Position Description: The Department of Natural Resource Ecology and Management (NREM) at Oklahoma State University invites applications and nominations for the position of Professor and Head. This is a 12-month administrative position and carries tenure in the NREM department.

Qualifications: 1) an earned doctorate in a natural resource ecology and management discipline, including but not limited to fisheries, forestry, range, or wildlife; 2) an understanding and appreciation of the land grant mission and the importance of that mission to the people of Oklahoma; 3) a distinguished record of scholarly achievement in teaching, research, Extension, and/or administration that will qualify the individual to be tenured at the rank of professor in the department; 4) strong leadership skills and a demonstrated ability to relate well to people, inspire creativity and cooperation in others, delegate responsibilities, and motivate team approaches to problem solving; 5) effective managerial skills and the ability to define organizational objectives, conduct strategic planning, manage fiscal resources, and generate new resources; 6) ability to communicate clearly and to represent the department in relation to the university, industry, and government; 7) strong commitment to faculty, staff, and student development; and 8) willingness and ability to take responsible risks and make timely decisions.

To Apply/Nominate: Submit application materials to: https://jobs.okstate.edu (search by keyword req829). Applicants should submit: 1) a letter of application that includes qualifications, previous professional responsibilities and achievements, administrative philosophy, and how these relate to the department head position; 2) curriculum vitae; and 3) a listing of five names, with telephone number and e-mail address, for those who may be contacted for additional information. References will not be contacted prior to applicant authorization.

Submit nominations and/or address questions to Dr. Mike Woods, Search and Screen Committee Chair, 405.744.6161 or mike.woods@okstate.edu. Nominations should include the name, address, e-mail address, and telephone number of the nominee.

While applications and nominations will be accepted until a successful candidate has been identified, interested parties are encouraged to submit their information by Sept. 15, 2015, to receive optimal consideration. The position will be filled by Jan. 1, 2016, or as soon thereafter as an acceptable applicant is available. Salary is commensurate with qualifications.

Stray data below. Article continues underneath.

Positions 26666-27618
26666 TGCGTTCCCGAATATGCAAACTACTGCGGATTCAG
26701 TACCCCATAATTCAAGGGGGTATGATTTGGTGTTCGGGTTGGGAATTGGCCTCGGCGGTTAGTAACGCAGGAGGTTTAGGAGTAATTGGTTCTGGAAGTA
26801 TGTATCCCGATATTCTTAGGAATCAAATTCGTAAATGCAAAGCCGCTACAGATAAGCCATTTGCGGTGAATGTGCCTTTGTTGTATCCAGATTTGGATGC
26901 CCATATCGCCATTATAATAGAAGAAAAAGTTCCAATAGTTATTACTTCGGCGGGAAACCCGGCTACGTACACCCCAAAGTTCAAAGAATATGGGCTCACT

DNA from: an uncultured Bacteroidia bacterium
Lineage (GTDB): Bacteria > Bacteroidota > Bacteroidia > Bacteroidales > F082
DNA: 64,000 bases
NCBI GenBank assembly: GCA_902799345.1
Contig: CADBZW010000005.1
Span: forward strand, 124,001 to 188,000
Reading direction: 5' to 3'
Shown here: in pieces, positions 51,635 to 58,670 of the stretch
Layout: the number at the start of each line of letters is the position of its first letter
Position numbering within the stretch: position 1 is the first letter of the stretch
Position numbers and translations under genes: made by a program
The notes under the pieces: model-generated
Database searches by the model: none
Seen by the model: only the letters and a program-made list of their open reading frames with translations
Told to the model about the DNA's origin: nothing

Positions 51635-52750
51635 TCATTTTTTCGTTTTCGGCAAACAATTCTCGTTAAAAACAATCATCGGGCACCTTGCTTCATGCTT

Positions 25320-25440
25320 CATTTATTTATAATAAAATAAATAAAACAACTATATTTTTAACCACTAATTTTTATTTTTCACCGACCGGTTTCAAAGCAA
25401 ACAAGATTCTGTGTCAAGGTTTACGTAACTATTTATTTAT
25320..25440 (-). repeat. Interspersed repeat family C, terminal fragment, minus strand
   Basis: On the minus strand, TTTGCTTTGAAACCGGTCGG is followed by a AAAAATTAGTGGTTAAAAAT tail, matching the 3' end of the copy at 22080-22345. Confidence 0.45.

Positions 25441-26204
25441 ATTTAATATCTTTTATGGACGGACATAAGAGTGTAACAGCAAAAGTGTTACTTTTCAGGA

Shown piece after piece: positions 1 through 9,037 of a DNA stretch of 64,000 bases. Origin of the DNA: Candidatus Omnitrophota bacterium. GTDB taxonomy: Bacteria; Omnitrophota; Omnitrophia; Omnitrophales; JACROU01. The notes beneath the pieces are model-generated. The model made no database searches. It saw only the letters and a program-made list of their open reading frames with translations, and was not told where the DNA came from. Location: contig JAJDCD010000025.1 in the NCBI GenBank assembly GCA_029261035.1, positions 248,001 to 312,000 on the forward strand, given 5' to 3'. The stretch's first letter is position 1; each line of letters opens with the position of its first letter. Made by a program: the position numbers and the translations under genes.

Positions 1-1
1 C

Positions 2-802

More information about NREM, as well as a full position description, can be accessed at http://nrem.okstate.edu/

Oklahoma State University is an AA/EO/E-verify employer committed to diversity and all qualified applicants will receive consideration for employment and will not be discriminated against based on age, race, color, religion, sex, sexual orientation, gender identity, national origin, disability or protected veteran status. OSU is a VEVRAA Federal Contractor and desires priority referrals of protected veterans for its openings.

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Position Announcement: Agriculture and Natural Resources Area Agent (Assistant, Associate or Full)

DEPARTMENT: University of Arizona, Cooperative Extension, Mohave County, Kingman, Arizona

DUTIES AND RESPONSIBILITIES: Collaborates with College of Agriculture and Life Sciences Cooperative Extension faculty, programmatic teams, and other experts in the development of livestock production and range management related educational programs and scholarly works. Supports the crop production industries in the county. Supervises the Master Gardener Program Coordinator and offers administrative support to the program. Conducts creative programming and utilizes new technology. Prepares educational materials, program evaluation instruments, teaching aids, and publicity information in support of position-relevant programs in the communities served. Disseminates position-relevant information through county-wide events in cooperation with others; and will make use of volunteers and individual contact methods. Evaluates and documents position-relevant programming. Identifies and obtains resources (grants, contracts, in-kind contributions, etc.) to enhance the program.